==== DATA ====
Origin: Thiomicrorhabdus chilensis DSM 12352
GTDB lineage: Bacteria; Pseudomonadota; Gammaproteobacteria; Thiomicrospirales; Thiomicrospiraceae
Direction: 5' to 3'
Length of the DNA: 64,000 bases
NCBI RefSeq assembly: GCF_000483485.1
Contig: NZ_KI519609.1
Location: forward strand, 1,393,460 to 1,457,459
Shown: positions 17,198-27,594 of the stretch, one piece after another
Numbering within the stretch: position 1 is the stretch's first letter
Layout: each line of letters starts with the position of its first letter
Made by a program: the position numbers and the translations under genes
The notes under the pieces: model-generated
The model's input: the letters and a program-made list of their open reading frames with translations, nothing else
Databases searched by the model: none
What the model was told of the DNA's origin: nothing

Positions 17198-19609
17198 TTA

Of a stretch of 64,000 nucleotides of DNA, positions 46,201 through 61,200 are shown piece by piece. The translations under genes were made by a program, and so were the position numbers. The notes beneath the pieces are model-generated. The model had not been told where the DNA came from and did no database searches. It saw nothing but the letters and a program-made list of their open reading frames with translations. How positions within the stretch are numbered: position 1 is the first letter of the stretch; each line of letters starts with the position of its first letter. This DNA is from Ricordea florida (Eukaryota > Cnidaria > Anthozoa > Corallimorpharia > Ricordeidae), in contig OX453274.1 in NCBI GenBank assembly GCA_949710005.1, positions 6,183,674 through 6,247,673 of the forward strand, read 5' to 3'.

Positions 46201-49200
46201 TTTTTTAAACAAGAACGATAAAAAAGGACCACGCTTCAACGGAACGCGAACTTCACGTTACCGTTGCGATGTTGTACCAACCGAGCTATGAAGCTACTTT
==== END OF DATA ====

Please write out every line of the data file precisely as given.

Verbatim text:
Origin: Thiomicrorhabdus chilensis DSM 12352
GTDB lineage: Bacteria; Pseudomonadota; Gammaproteobacteria; Thiomicrospirales; Thiomicrospiraceae
Direction: 5' to 3'
Length of the DNA: 64,000 bases
NCBI RefSeq assembly: GCF_000483485.1
Contig: NZ_KI519609.1
Location: forward strand, 1,393,460 to 1,457,459
Shown: positions 17,198-27,594 of the stretch, one piece after another
Numbering within the stretch: position 1 is the stretch's first letter
Layout: each line of letters starts with the position of its first letter
Made by a program: the position numbers and the translations under genes
The notes under the pieces: model-generated
The model's input: the letters and a program-made list of their open reading frames with translations, nothing else
Databases searched by the model: none
What the model was told of the DNA's origin: nothing

Positions 17198-19609
17198 TTA

Of a stretch of 64,000 nucleotides of DNA, positions 46,201 through 61,200 are shown piece by piece. The translations under genes were made by a program, and so were the position numbers. The notes beneath the pieces are model-generated. The model had not been told where the DNA came from and did no database searches. It saw nothing but the letters and a program-made list of their open reading frames with translations. How positions within the stretch are numbered: position 1 is the first letter of the stretch; each line of letters starts with the position of its first letter. This DNA is from Ricordea florida (Eukaryota > Cnidaria > Anthozoa > Corallimorpharia > Ricordeidae), in contig OX453274.1 in NCBI GenBank assembly GCA_949710005.1, positions 6,183,674 through 6,247,673 of the forward strand, read 5' to 3'.

Positions 46201-49200
46201 TTTTTTAAACAAGAACGATAAAAAAGGACCACGCTTCAACGGAACGCGAACTTCACGTTACCGTTGCGATGTTGTACCAACCGAGCTATGAAGCTACTTT